The young adult (YA) movie adaptation landscape is littered with the corpses of the franchises that didn’t make it beyond the first hurdle. The Maze Runner was a rare instance of a story that worked and managed to find an audience. Having made a bucketload of money a sequel was promptly greenlit. And so here we are, with an adaptation of the second book in James Dashner’s series, The Scorch Trials.
You can break the plot down to this very simple idea: our hero from the first film, Thomas (Dylan O’Brien), and his fellow survivors who escaped The Glade, spend nearly 2 hours running away from everything that is chasing after them or trying to kill them.
And the story, such as it is, never really lets up as we sprint breathlessly from one set piece to another. They’re always moving away from WCKD and into zombie-infested shopping malls. The zombie-like Cranks provide effective scares despite the film’s 12A rating. Meanwhile electrical storms, a number of unfriendly human communities, WCKD (obviously) in the form of Patricia Clarkson’s scientist Ava, a shifty appearance from Aiden Gillen (Littlefinger in Game of Thrones), and Gus from Breaking Bad (Giancarlo Esposito) throw difficulties into the mix. There’s world building aplenty here, but it’s built into the narrative in such a way that it doesn’t feel like blatant exposition. Exploring the wider world outside of The Glade and “The Scorch”, the world is a desert wasteland caused by solar flares. The old civilisation has been consumed by sand and since fallen into disrepair.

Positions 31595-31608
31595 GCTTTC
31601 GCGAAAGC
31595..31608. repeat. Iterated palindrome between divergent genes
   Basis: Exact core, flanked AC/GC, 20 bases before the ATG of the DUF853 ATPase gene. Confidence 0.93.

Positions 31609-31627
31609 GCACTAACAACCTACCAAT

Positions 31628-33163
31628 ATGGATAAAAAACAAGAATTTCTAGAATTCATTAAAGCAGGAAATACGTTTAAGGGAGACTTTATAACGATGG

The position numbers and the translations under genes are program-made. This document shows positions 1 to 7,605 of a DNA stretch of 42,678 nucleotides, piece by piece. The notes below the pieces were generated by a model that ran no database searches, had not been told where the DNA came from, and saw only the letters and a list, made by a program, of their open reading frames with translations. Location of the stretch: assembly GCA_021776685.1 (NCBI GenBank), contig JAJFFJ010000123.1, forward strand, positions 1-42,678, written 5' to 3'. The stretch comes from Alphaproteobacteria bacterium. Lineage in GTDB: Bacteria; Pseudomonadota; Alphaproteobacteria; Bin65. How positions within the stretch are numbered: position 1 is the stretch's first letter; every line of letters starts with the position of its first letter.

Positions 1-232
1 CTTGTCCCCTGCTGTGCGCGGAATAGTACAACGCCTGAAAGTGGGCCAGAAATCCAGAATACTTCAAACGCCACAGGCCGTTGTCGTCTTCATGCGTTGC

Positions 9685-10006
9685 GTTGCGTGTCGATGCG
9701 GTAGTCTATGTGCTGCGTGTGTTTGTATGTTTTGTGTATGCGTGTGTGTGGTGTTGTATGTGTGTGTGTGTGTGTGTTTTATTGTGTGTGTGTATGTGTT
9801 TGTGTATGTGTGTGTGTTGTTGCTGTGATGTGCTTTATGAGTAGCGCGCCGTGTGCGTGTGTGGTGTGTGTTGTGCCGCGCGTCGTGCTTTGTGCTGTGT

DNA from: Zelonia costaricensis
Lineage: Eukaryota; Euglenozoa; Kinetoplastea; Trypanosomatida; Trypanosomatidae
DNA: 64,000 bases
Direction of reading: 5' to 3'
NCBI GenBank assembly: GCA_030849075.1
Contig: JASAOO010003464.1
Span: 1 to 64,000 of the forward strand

Having read interviews from Kaya Scodelario after the release of The Maze Runner, she stated that she signed up for the series because of the direction her character would take in the sequel(s). This was a reaction to how relatively little she had to say or do in that film compared to her male co-stars. And yet in The Scorch Trials, despite her character making a seemingly shocking decision (I didn’t find it all that shocking), she still has little to contribute to the story.
It’s actually newcomer Brenda (Rosa Salazar) who has a far better story arc and given a bigger opportunity to make her mark on the story. Hopefully it will be the third and final film based on book 3, The Death Cure, that Teresa will get her moment in the spotlight. Even so, having to wait until film 3 for something worthwhile to contribute is perhaps a bit too much. We shall see when that film is released in February 2017.
The Scorch Trials is very much the middle part of a trilogy, expanding on the world of the first film but ending in such a way that resolution won’t present itself until the third film. The new characters are introduced well (it’s always a pleasure to see Barry Pepper and Alan Tudyk), but at the expense of the pre-existing characters who, while well represented, don’t contribute much beyond running around behind Thomas and asking questions. It’s also lacking a decent source of antagonism, which was superbly provided by Will Poulter in The Maze Runner. Otherwise, it’s a successful sequel and proof that there are legs in YA adaptations provided the source material is reasonably strong. Plus the production itself must be given sufficient space to breathe as a distinct and separate interpretation of the source material.